I feel like every garden I go to, whether large or small, simple or complicated, I come away inspired and having learned something new.
In an earlier post, I revisited a garden I've kept up with for years. When I first went there over two decades ago, Ted and Pat Plomgren proudly showed off a new stone retaining wall, a rustic fence and gate and a perennial border. As the years passed, they added (a checkerboard lawn we'll see in a future post), subtracted (a hybrid tea rose garden) and refined practically every area of their back yard.
The view of half their lower garden can be seen on this Web site under Older Posts, dated August 2, 2011. The above photograph shows the right hand corner of the structure you see in the background in said post and gives you a sense of the details that make up this amazing garden, which is chock full of great design ideas.
What draws me to this particular scene is not just its beauty, but the simplicity of the elements. Basically, clipped boxwoods provide a dark green backdrop for the lime green acorus used as a ground cover. The latter fairly glows in the sunlight and contrasts nicely with the granite pavers. In addition, the rustic wooden structure festooned with Boston ivy (Parthenocissus tricuspidata) is a perfect foil for the more formal stone urn.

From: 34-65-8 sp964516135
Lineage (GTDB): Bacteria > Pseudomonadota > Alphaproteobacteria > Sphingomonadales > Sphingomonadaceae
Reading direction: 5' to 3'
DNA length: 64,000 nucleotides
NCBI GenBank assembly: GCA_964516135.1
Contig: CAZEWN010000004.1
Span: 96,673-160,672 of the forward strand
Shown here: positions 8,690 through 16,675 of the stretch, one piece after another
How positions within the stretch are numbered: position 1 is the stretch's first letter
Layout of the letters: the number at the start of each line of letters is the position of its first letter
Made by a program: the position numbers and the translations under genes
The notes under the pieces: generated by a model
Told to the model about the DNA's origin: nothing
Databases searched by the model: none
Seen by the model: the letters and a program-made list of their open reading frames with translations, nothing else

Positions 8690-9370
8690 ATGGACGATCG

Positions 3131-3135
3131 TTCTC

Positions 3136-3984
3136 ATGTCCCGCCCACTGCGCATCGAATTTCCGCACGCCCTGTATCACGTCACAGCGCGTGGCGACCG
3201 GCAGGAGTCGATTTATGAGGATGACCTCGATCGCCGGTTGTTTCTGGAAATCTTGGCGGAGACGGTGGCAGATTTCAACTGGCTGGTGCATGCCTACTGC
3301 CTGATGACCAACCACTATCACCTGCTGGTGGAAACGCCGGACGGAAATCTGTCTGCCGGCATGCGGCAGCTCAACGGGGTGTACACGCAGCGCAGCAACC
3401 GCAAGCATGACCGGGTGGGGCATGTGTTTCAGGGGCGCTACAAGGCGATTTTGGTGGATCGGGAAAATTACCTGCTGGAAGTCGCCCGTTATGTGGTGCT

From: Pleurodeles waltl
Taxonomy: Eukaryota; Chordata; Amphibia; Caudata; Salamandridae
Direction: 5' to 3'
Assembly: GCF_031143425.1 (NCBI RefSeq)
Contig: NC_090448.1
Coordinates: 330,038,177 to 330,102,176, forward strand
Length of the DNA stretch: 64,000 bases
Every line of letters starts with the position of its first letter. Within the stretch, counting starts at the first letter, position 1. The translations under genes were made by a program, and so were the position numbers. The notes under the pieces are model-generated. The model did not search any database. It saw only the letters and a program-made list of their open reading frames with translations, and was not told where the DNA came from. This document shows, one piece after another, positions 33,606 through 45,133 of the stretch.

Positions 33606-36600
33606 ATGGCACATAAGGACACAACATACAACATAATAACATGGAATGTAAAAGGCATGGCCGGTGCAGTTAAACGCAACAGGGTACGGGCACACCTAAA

But even if you didn't have a similar backdrop to play against, this is a design element that could be used up against a house or a wall or an outbuilding. It could also be incorporated into a patio.
The Plomgrens have been generous about sharing their garden for tours. Many of their ideas, they freely admit, have come from analyzing what others have done and then adapting the designs to their space. "Go on garden tours to get good ideas," Ted advises. "We've copied so many people, it's ridiculous."